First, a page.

The Massacre of the Innocents
Pen and brown ink
260 × 400 mm
Museum of Fine Arts, Budapest 2195
Carefully detailed and modelled drawings were needed to aid engravers in the execution of prints. The Budapest sheet was intended for this purpose, and embodies the last preparatory stage of Marcantonio Raimondi’s engraving in which Raphael’s contribution was required. Among the half a dozen drawings that survived for the print, the Budapest drawing is the only one in which all figures are found, except the two slain infants in the foreground, and even the parapet of the bridge is included. The painter needed a handling of the pen that was ideally suited to an engraving. In order to guide the printmaker, he concentrated on clarifying the lighting of the intricate multi-figured composition. This aim may lay behind the strictly descriptive manner of the drawing.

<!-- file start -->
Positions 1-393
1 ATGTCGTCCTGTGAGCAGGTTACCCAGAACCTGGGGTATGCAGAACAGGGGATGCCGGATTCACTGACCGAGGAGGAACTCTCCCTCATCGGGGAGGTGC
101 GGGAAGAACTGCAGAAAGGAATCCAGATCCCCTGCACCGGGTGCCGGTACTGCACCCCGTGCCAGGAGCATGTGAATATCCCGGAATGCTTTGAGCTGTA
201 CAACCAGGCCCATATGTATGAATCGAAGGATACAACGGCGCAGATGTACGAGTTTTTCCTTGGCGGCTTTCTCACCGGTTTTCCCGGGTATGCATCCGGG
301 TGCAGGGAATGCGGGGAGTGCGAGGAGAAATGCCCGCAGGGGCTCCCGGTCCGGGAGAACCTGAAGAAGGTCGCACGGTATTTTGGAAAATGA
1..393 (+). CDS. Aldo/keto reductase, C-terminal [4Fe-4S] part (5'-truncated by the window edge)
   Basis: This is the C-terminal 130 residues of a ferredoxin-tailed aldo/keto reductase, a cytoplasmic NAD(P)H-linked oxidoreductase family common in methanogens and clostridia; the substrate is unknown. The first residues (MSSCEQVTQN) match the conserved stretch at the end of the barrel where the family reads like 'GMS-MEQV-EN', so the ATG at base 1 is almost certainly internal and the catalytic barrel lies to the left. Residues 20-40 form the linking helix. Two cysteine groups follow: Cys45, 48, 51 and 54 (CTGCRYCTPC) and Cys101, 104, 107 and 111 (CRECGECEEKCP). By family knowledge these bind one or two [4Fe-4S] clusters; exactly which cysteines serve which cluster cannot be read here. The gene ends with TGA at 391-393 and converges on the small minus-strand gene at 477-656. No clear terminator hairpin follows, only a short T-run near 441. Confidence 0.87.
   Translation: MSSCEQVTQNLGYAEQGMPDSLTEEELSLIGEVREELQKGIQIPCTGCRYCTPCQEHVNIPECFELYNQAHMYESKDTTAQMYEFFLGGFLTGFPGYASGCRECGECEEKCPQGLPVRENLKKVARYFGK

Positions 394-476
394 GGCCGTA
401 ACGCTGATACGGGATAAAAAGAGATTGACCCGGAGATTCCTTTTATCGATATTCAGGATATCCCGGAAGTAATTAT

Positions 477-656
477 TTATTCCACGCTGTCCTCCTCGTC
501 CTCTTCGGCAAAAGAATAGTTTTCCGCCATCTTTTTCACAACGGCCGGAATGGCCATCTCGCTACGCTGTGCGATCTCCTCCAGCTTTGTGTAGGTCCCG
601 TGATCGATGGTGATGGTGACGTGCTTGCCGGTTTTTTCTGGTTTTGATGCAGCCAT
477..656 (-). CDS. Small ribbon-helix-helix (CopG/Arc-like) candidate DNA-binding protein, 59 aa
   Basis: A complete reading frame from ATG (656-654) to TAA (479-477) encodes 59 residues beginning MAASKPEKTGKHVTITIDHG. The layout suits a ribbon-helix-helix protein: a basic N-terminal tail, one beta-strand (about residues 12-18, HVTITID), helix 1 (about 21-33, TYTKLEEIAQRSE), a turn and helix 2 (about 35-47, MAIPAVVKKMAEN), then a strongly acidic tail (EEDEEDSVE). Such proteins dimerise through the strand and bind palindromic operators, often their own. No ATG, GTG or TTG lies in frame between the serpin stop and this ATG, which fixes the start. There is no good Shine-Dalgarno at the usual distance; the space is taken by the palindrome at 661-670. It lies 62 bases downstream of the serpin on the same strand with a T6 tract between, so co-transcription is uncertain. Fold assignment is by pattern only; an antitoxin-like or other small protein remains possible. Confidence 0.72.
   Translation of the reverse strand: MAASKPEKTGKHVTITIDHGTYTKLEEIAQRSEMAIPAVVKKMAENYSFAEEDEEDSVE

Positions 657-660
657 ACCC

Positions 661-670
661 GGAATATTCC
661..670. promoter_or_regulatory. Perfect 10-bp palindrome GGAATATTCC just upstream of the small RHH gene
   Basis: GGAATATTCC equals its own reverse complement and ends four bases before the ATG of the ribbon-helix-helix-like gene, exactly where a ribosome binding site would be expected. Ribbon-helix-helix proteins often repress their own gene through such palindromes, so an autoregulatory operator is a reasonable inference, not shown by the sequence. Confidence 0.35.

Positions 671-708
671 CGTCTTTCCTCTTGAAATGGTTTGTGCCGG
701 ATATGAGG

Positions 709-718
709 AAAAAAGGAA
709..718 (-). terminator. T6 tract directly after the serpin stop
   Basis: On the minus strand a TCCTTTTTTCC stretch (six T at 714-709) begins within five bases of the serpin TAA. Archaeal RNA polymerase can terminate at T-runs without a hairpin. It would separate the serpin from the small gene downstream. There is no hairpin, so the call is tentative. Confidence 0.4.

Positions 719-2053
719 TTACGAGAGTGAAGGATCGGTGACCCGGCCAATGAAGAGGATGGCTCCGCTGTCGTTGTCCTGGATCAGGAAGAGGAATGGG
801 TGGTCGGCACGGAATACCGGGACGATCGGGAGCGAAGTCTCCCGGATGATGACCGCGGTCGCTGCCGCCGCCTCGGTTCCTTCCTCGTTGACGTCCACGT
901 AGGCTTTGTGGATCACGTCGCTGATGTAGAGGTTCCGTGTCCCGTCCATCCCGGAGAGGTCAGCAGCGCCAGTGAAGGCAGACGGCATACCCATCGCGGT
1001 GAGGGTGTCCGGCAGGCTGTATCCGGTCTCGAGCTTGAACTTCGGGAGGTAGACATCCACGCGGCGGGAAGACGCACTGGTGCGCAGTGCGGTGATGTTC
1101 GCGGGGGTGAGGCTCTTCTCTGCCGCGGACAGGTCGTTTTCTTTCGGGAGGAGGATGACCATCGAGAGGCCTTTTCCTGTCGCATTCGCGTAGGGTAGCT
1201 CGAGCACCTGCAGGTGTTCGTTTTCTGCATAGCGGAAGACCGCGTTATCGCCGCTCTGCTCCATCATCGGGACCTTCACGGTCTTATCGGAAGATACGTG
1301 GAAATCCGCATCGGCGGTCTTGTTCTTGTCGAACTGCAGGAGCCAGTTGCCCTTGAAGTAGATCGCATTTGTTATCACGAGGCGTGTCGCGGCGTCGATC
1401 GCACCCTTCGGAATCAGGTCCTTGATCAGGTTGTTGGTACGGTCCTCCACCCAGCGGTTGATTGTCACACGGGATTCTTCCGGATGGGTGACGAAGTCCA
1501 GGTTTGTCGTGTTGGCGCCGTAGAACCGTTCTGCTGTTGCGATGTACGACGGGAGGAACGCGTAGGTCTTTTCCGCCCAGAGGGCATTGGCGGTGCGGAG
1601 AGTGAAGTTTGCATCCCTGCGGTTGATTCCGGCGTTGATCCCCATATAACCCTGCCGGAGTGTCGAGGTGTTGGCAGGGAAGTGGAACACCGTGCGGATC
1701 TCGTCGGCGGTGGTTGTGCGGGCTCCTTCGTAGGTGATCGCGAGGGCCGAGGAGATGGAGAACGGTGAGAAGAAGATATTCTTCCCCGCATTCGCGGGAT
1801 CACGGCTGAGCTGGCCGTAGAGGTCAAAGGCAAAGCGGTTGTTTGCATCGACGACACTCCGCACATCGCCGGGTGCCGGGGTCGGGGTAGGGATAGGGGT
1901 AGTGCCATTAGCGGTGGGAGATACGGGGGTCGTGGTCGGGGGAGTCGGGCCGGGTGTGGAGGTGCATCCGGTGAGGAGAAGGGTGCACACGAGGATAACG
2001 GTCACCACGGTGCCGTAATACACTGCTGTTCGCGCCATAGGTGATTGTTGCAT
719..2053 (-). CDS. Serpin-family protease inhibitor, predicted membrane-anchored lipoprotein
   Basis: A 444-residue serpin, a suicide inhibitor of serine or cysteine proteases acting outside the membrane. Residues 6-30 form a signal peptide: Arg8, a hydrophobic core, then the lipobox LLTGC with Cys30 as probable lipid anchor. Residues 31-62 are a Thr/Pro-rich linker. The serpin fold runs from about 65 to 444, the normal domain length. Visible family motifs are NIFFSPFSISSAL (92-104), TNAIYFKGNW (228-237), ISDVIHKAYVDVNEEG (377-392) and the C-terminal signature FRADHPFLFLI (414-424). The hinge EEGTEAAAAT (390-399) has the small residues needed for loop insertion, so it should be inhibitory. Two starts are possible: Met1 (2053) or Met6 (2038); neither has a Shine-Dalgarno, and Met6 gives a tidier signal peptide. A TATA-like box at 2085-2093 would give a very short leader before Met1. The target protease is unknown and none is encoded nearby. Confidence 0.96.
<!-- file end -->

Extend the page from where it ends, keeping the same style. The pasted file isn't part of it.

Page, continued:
drawing, pen-and-ink, Raphael